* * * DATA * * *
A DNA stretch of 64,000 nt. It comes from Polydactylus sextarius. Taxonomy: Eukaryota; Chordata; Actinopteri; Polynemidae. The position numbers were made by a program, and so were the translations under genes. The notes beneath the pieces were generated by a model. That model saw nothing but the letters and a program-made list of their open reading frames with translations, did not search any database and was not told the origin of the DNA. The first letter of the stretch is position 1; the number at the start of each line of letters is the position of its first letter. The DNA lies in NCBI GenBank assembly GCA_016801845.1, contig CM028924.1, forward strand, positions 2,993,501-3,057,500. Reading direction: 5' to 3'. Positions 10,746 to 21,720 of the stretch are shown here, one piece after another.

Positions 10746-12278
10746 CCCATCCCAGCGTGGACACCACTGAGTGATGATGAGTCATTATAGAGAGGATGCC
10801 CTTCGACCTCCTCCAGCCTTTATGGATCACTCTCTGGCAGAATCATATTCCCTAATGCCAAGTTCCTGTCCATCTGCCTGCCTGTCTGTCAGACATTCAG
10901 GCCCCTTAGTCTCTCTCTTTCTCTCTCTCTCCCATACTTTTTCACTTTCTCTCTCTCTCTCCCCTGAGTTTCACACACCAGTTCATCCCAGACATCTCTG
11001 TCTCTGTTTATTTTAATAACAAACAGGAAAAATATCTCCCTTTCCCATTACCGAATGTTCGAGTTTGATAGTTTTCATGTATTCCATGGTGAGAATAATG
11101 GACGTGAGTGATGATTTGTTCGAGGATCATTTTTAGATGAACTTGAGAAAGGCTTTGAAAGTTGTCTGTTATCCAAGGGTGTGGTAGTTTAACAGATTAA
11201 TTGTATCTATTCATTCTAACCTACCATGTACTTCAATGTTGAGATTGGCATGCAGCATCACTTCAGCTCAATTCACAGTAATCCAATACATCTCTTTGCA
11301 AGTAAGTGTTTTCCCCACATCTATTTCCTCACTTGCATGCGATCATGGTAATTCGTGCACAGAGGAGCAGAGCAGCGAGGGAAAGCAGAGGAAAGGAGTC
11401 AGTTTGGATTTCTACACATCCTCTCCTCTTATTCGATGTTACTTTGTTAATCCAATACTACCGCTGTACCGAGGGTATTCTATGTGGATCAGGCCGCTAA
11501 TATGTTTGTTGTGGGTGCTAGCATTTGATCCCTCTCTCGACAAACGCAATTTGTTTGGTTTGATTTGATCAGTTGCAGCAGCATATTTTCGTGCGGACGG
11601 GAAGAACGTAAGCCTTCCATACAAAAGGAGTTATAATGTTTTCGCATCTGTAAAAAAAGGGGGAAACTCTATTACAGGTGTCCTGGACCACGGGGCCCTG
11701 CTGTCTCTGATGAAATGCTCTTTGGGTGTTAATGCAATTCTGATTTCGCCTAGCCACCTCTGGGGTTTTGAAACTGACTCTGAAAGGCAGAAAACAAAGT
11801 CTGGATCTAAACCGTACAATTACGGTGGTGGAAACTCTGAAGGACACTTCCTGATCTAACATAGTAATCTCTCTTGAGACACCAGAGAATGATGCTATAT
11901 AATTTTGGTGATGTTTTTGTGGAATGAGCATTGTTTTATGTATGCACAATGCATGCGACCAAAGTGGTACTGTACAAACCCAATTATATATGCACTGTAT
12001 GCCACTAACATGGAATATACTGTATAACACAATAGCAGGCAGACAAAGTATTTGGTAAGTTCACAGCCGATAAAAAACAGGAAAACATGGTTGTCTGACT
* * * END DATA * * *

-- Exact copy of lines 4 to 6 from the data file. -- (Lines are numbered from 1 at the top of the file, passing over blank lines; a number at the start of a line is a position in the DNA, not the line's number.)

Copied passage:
10801 CTTCGACCTCCTCCAGCCTTTATGGATCACTCTCTGGCAGAATCATATTCCCTAATGCCAAGTTCCTGTCCATCTGCCTGCCTGTCTGTCAGACATTCAG
10901 GCCCCTTAGTCTCTCTCTTTCTCTCTCTCTCCCATACTTTTTCACTTTCTCTCTCTCTCTCCCCTGAGTTTCACACACCAGTTCATCCCAGACATCTCTG
11001 TCTCTGTTTATTTTAATAACAAACAGGAAAAATATCTCCCTTTCCCATTACCGAATGTTCGAGTTTGATAGTTTTCATGTATTCCATGGTGAGAATAATG